Grad attack scene Beersheba 311 R.
(photo credit: REUTERS/Baz Ratner)
Prime Minister Binyamin Netanyahu convened the security cabinet Thursday evening for the third meeting
in as many days, though government officials denied that it was called to deal
with the escalation of violence in the South.
The forum met early Tuesday
morning and drew up parameters of how Israel would respond to the developments
in the south, namely that Jerusalem would not initiate a major offensive in
Gaza, but would continue to thwart attacks, be they the launching of missiles
against Israel, or efforts to infiltrate into the country.
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South pounded by rockets, prepares for more violence
the same forum met, and though the situation in the South was discussed
somewhat, the main focus was on September and the Palestinian Authority’s
apparent determination to go ahead with its recognition gambit at the
The agenda for Thursday evening’s meeting was not revealed
beforehand, and no statement was issued afterward.
indicated there has been no change in the government’s policies regarding the
situation in the south, and that the military was still guided by the principles
set down at its Tuesday morning meeting.
National Security Council head
Ya’acov Amidror, meanwhile, issued a statement Thursday saying that Israel and
Egypt would jointly investigate the killing last week of three Egyptian security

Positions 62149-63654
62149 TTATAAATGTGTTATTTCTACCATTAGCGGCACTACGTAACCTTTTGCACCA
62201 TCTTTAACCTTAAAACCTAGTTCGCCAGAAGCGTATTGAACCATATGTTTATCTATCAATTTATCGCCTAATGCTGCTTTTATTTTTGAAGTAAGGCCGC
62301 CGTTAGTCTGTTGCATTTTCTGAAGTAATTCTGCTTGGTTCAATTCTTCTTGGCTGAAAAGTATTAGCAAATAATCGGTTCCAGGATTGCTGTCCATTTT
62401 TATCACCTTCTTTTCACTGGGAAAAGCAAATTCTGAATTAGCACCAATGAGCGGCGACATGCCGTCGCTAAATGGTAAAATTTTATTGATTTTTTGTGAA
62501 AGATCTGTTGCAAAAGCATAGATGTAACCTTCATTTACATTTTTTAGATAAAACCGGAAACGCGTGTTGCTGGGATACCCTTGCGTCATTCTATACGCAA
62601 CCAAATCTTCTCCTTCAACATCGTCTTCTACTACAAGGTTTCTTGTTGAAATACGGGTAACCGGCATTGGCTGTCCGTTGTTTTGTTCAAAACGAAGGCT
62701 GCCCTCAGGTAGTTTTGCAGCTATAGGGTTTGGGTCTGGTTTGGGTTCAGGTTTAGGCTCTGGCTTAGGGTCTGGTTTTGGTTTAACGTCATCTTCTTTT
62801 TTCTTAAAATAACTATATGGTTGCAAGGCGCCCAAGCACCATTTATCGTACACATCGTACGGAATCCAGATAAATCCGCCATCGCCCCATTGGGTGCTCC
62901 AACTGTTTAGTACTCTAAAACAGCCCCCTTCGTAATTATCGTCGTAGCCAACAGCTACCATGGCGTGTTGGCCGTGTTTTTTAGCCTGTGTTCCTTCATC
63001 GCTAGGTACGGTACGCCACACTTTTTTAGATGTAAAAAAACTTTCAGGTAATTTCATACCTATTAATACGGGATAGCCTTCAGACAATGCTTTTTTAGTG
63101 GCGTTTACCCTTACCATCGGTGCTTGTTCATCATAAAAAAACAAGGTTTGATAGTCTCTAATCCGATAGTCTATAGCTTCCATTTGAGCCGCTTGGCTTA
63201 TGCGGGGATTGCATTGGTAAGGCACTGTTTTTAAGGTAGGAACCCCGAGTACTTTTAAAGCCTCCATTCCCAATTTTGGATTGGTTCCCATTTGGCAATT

officers, following the terrorist attack near Eilat.
Both countries will
conduct independent investigations and then share and discuss the
Egypt’s ambassador to the Palestinian Authority, Yasser Othman,
was quoted in the Palestinian Ma’an news agency claiming that Egypt was
instrumental in fending off a largescale Israeli operation in
According to the report, Othman said Israel did not launch a
large-scale operation because of fear of the “Egyptian people’s reaction.”
Israeli officials have acknowledged that a wide range of considerations were
taken into account in deciding how to respond, including the political
uncertainty in Egypt and the crisis in Syria.
Othman said that tension
still existed in the Egyptian-Israeli relationship in the aftermath of the
attack, and that Cairo wanted from Israel a “clear, strong apology and a pledge
not to repeat such acts in the future.”
He was quoted as saying that
expressions of regret articulated by President Shimon Peres and Defense Minister
Ehud Barak were inadequate.
Othman’s words, however, contradict reports
that Barak’s expression of regret was drawn up in coordination with Egyptian
The entire incident has underlined for Israeli decision
makers the difficulty in dealing with Egypt in the post- Mubarak era. Currently
there is a triangle that consists of the transitional military council, the
government and the street, with each pulling in its own direction and no one
firmly and clearly in charge.